The Mississippi Brigade’s Dec. 11, 1862, stand in the town against the advancing Union army was only a sideshow to the approaching big show.
The 13th Regiment withdrew with the rest of the brigade that night to the Telegraph Road beneath Marye’s Heights, a half mile from their old camp, and settled in. All night Gen. Ambrose Burnside’s Union army crossed the river and formed up south of the town.
“The enemy opened fire on the town again early this morning,” Spartan Band quartermaster clerk William H. Hill recorded on Dec. 12, a Friday. “and continued firing occasionally all day. The enemy posted the main body of their army in a large field south of the town and along the river. I could see all of their movements very plain….”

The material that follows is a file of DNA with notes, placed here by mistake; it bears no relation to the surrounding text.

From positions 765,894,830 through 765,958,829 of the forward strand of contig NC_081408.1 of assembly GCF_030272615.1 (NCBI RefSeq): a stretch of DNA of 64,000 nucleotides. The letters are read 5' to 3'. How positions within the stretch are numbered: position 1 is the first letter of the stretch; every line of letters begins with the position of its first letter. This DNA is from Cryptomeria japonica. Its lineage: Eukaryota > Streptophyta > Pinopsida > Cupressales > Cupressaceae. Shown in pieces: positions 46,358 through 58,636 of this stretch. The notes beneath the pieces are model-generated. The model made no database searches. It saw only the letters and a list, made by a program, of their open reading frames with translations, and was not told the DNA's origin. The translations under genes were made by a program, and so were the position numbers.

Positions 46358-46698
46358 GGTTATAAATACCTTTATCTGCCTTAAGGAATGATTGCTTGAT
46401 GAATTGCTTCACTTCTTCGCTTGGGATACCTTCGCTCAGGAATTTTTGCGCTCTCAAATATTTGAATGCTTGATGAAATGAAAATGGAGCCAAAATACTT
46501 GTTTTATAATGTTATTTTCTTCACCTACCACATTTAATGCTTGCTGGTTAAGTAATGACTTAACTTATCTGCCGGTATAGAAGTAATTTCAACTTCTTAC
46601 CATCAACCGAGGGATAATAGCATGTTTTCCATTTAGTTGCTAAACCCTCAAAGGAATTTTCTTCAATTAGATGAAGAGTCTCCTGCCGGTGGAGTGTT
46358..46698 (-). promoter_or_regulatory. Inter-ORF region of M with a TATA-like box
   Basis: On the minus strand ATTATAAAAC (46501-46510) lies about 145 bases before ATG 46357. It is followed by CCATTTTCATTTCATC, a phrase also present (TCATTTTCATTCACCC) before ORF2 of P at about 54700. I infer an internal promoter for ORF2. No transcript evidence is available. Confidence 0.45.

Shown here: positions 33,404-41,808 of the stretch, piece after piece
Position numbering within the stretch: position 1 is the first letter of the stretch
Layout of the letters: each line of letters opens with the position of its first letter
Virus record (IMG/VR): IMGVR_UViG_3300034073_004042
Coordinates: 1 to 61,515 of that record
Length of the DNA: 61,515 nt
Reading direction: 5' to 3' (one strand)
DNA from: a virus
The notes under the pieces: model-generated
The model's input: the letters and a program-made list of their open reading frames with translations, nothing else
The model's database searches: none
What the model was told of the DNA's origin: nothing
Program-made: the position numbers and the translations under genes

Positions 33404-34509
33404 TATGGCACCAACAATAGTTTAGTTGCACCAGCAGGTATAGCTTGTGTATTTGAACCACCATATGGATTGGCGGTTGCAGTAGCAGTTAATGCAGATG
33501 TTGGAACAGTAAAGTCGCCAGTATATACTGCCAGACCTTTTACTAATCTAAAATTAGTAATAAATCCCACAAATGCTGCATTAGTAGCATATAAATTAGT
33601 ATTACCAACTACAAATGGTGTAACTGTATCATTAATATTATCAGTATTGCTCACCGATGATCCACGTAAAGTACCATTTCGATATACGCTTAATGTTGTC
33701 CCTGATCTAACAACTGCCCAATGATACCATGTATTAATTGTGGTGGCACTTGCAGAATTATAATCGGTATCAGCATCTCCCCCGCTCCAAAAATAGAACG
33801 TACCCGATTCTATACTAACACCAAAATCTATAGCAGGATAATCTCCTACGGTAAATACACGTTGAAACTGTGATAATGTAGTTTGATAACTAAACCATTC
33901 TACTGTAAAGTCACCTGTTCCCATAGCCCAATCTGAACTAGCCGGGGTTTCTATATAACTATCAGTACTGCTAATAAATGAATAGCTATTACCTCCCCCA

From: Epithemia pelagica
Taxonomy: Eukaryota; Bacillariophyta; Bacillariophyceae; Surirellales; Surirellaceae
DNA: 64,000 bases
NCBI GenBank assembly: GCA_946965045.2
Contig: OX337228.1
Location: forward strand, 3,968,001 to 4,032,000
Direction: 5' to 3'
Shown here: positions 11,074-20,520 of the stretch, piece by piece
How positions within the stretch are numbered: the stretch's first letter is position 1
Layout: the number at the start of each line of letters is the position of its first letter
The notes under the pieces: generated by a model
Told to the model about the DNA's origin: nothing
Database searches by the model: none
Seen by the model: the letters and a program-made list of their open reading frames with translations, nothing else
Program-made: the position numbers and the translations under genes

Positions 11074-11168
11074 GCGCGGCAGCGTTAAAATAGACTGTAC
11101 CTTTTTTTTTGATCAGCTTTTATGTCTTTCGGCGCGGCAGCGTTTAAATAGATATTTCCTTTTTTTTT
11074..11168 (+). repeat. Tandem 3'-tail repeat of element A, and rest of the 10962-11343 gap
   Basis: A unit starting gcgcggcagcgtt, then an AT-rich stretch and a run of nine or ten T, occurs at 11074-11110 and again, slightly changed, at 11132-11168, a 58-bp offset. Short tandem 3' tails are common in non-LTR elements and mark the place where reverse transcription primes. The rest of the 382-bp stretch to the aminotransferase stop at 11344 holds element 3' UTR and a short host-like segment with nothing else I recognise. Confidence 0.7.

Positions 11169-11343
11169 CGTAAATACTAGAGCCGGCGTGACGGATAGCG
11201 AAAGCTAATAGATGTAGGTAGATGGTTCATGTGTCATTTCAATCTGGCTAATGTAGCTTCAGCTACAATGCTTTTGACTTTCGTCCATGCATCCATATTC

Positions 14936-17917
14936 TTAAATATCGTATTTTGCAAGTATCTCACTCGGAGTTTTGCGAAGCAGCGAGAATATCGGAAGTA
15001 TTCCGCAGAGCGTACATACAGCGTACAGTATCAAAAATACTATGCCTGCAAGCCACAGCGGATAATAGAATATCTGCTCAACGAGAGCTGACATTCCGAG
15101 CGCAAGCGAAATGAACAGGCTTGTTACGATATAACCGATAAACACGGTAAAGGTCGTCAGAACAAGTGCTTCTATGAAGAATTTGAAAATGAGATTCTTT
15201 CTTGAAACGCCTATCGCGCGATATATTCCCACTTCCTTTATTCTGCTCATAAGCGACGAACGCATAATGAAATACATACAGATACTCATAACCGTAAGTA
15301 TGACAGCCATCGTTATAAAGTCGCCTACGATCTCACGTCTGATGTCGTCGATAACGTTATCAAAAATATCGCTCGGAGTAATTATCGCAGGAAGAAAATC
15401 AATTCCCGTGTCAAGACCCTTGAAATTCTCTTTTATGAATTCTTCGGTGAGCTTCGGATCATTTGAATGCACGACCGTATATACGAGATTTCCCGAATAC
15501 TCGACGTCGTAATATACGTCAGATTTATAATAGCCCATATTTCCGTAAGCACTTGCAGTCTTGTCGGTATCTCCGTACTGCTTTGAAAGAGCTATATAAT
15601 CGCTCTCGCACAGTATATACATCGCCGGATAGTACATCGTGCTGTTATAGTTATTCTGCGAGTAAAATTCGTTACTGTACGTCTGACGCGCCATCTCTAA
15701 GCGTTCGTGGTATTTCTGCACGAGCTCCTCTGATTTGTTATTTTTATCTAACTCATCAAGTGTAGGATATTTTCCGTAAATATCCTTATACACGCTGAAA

17th Regiment Private Robert A. Moore wrote:
“We formed our line of battle early this morning in the right of our division—have been felling timbers and building breastworks of logs & dirt. Have had an occasional shot from the batteries on the North side of the river. Had to get behind our breastworks occasionally. The enemy have crossed over in large force & we are expecting the ball to open tomorrow.”
The Confederates, Hill continued, “opened on the enemy this evening with Artillery.”
Minutemen of Attala Private Mike Hubbert apparently was writing in his diary in the midst of what fighting there was:
“There is a very heavy artillery duel going on. Our Troops are protected by a very good Breast work at the foot of the hill. The Pickets have been firing all day. The two grand armies are not more than 1/2 mile apart.”
According to Jess N. McLean Private William A. Little of the Winston Guards later wrote home: “Our position was a beautiful one, naturally strong, etc. A few hundred yards in the rear was planted batteries all along the line, who now and then threw a friendly message into the midst of the enemy. Nothing was done on Friday but a little skirmishing on a small scale. The enemy was putting his forces into position.”